Meet the Candidate: Lydia Lathe
Erie County Council, District 6
Lydia Laythe is a social worker, advocate, local elected leader, and step-mom. She is trained in trauma treatment, has worked with refugees, immigrants, children and adolescents who experienced trauma, and previously incarcerated men. Lydia was raised in Edinboro and has lived and worked in the area for over two decades. Lydia is currently serving on Washington Township Council, where she has advocated for increased governmental transparency and accountability, as well as Community Benefits Agreements, renewable energy development, municipal recycling, and community outreach and engagement.
Why did you want to run for Erie County Council?
There is no one like me in local municipal government. Local government needs fresh perspectives and new ideas to be the strongest, healthiest, most innovative, creative, and sustainable government it can be. I know I can bring these qualities to County and could benefit so many more people at a County level.
What are your top three priorities you wish to work on if elected?
County prison reform, community benefits agreements, and trauma-informed perspectives on all policies.
How would you be an advocate for key education initiatives such as the Erie County Community College, K-12 education, and early education as they relate to workforce development?
I already advocate for these initiatives in my personal and professional life, serving at a County level would enable me to do so in my political life. I work closely with early childhood educators and early childhood literacy experts on several initiatives to increase literacy in Erie. I've supported Erie's efforts to bring a Community College to our area for several years now - having worked with Ron DiNicola when he ran for Congress a few years back. I will continue to build relationships with key stakeholders, most importantly the families and young people most affected by these issues, and ensure that their voices be heard on Council and their strengths and needs not be forgotten in the decision-making process.
How will you work to advocate for the modernization of public health infrastructure and encourage public/private partnerships to address deficiencies in our public health system?
The first step is to acknowledge that a gap exists and that it's worthy of our attention. Too often elected leaders don't give attention to issues that don't affect them personally. That's never been my approach. I already participate in many coalitions around various issues - like human trafficking and domestic violence. I know the power of building relationships across the County and would continue to support and promote collaboration and creative problem-solving in every area of County government - including public health.
According to TrackTheRecovery.org, Erie County is estimated to have lost over 28% of small businesses. How would you work to encourage financial stability within local and state governments without overburdening the small business community?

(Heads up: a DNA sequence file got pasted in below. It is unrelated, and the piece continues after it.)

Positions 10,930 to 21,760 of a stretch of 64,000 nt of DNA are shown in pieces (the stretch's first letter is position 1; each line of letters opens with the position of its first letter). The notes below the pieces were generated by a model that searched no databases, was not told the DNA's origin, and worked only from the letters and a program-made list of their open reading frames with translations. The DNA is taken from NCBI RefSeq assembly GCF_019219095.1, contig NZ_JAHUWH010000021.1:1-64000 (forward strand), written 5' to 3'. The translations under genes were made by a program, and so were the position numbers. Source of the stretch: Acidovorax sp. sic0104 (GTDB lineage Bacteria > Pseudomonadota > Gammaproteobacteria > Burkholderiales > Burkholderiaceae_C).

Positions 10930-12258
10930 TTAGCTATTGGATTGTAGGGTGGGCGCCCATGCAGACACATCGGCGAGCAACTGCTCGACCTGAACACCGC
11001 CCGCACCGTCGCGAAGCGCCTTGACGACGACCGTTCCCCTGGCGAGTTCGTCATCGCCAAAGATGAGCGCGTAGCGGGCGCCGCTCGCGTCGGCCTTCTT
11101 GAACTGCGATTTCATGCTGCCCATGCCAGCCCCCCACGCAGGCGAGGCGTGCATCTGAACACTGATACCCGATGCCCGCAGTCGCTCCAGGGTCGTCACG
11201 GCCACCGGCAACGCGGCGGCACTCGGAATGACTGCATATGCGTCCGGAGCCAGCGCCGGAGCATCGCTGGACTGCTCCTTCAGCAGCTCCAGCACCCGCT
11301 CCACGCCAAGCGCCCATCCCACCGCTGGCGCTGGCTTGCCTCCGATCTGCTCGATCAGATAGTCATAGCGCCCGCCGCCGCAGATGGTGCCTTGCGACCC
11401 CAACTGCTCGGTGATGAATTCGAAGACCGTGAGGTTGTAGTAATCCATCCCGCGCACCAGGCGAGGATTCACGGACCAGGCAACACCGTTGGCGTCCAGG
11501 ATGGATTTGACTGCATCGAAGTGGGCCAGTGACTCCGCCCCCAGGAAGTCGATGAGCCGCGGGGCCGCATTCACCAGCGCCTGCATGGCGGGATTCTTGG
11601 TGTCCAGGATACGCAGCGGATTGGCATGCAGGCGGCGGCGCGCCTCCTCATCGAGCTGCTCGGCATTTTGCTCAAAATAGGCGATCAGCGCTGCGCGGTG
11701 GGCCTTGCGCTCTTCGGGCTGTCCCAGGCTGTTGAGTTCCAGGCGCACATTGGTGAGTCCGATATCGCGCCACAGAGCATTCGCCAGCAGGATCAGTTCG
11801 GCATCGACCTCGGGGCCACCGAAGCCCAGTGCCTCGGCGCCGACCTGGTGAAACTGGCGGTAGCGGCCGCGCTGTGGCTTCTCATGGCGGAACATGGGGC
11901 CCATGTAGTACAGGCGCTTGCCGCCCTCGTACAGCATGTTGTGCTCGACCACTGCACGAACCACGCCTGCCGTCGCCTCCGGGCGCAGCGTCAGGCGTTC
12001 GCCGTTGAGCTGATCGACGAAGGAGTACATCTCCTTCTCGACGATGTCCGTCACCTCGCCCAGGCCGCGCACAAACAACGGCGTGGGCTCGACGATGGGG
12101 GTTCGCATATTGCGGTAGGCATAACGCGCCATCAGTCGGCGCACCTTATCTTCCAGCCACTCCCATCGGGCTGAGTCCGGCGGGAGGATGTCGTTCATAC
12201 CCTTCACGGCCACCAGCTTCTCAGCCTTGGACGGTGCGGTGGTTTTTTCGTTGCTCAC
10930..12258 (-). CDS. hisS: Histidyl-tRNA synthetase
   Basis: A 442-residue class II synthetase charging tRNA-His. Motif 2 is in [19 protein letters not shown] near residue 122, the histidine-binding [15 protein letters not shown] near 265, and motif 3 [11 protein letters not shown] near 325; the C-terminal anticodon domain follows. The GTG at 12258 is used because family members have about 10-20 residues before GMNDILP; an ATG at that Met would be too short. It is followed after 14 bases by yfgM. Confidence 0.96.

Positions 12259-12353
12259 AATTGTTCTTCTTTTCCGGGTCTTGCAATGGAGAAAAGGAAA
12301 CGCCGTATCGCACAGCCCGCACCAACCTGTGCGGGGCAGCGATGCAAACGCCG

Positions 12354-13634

Community Benefits Agreements are one of many ways to protect and intentionally support small businesses in our community. CBA's guarantee that when outside groups come into our community they don't crush the local businesses in the process. CBA's are a safeguard against greed, corruption, or false promises. Finding ways to promote economic growth that supports our community at its core is the heart of Community Benefits Agreements and that's why I'm so excited to bring these to County Council.
Our community is expecting a total of $225 million or more in American Recovery Plan funds. As a community leader, how would you prioritize this funding?
No response provided.
Pittsburgh has seen success with tools such as Tax Increment Finance and Transit Revitalization Investment District to spur their City’s revitalization. Are you willing to make long-term investments in economic development?
I hate to sound like a broken record, but Community Benefits Agreements could address this concern as well! CBA's could be worded for specific projects that ensure multi-billion-dollar developments pay their fair share towards specific community initiatives - like infrastructure or historic preservation. I will always stand by the belief that those with more money have a greater responsibility to contribute to the community they benefit from occupying. While tools like Opportunity Zones sound positive - and in some instances can work out - they often perpetuate gentrification, economic and social inequality, and the displacement and disenfranchisement of entire groups of people. If we use Opportunity Zones to encourage development, they must be paired with Community Benefits Agreements that protect our community from these dangerous pitfalls. We can want growth and development but also expect better from developers. Our community is worth so much more than some elected officials seem to think.